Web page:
Street racing will not be tolerated: police

If you race, the street is not the place.

That’s the message York Regional Police (YRP) is delivering in partnership with law enforcement services from across the Greater Toronto Area, the Ministry of Transportation and the Ministry of Environment as it launches Project ERASE: Eliminate Racing Activities on Streets Everywhere.

“Project ERASE targets drivers who think they can use the roads as raceways,” says YRP Const. Laura Nicolle. “Throughout the season, officers from police services across the GTA will be watching for vehicles staging to race, vehicles travelling at excessive rates of speed and vehicles that do not meet safety standards.”

In York Region, police helicopter Air2 will work with officers on the ground, directing them to areas where drivers are congregating in advance of racing, speeding or driving aggressively or driving vehicles that have been illegally modified. Footage of previous street racing incidents captured by Air2 can be viewed at https://youtu.be/i5WCl5OnIxk/.

“Aggressive driving and street racing are dangerous, unlawful activities which put innocent people at risk of injury or death,” Nicolle warns. “The real finish line for these drivers may be court, fines, jail, vehicle seizure, a loss of driving privileges or even worse, the hospital or the morgue.”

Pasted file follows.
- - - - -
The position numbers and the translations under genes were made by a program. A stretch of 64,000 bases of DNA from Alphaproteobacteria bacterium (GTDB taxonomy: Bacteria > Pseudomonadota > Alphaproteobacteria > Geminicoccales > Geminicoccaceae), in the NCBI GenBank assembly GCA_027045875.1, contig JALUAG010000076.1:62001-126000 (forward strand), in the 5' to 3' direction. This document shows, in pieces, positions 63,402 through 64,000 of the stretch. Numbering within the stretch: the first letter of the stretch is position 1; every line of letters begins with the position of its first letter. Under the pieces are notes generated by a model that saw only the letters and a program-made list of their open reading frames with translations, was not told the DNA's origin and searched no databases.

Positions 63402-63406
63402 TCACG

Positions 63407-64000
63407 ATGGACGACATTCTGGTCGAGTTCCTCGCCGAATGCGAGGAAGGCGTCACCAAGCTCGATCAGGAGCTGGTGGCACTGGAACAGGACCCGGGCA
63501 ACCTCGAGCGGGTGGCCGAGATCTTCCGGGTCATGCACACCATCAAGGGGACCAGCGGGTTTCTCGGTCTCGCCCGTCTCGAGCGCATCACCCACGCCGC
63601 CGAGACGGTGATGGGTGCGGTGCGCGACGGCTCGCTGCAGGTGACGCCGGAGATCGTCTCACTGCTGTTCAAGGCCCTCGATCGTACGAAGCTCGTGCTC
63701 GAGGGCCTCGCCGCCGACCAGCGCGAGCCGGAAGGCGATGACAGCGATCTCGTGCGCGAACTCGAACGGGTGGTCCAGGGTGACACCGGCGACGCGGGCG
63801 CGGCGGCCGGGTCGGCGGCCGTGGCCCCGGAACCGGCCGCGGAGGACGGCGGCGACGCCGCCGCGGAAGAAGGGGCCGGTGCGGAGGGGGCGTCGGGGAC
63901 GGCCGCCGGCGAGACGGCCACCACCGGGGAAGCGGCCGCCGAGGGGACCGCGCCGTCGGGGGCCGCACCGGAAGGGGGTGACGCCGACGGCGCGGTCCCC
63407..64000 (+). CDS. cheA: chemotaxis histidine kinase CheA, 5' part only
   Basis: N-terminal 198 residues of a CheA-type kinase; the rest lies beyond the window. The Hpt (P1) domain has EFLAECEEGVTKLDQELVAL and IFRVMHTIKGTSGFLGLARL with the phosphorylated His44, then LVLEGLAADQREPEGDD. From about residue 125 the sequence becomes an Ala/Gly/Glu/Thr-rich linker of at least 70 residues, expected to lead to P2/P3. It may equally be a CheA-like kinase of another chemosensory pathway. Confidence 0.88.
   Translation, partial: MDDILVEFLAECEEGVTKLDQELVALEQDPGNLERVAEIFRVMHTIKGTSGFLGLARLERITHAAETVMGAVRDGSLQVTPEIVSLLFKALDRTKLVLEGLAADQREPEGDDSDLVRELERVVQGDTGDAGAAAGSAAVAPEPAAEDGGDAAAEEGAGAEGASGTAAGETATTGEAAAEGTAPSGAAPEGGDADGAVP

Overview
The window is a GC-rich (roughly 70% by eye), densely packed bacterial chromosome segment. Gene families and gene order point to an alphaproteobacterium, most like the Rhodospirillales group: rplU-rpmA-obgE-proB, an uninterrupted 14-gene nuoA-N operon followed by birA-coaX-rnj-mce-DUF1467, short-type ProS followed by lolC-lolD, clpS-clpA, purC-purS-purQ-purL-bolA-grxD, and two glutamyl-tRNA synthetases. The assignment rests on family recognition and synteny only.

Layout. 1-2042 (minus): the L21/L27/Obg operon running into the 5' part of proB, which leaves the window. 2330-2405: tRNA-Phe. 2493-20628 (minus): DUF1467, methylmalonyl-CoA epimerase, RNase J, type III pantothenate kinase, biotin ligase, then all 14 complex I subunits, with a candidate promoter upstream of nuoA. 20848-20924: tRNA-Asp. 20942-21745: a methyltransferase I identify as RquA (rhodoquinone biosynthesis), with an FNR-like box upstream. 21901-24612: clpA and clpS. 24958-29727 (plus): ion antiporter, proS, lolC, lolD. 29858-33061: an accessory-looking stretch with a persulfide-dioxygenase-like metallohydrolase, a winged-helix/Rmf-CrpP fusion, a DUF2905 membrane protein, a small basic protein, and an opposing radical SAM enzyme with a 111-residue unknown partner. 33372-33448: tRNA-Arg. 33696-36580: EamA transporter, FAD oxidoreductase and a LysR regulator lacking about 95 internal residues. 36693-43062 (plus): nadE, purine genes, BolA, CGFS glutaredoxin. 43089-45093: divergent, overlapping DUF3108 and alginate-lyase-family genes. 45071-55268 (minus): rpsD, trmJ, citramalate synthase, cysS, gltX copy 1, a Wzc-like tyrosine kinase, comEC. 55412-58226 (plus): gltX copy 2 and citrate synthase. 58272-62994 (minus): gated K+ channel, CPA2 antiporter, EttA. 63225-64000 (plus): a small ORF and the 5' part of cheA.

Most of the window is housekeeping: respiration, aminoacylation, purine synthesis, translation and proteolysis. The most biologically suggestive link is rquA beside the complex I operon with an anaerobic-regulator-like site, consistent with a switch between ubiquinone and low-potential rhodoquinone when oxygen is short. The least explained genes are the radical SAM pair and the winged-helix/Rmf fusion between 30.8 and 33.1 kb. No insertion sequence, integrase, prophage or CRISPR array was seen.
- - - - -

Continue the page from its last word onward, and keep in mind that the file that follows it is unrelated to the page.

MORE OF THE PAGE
YRP officers laid more than 1,200 charges related to stunt driving last year and more than 400 charges from the beginning of January through the end of April – a year-over-year increase of 33 per cent. “This trend is extremely concerning as we move into the summer when the greatest volume of incidents normally occur,” says Nicolle.

On the weekend of April 23 to 25, police charged 10 drivers for stunt driving and laid another 22 charges related to illegal vehicle modifications. Vehicles were towed and impounded. Excessive speed has consistently been a contributing factor in many fatal collisions on York Region roads, YRP reports. If you see dangerous driving practices that could cause personal injury or loss of life, you’re urged to call 9-1-1. If possible, share the vehicle’s location, direction of travel, make, model, licence plate number and driver’s description.

Pictured is a screengrab of street racing incidents captured by York Regional Police helicopter Air2.

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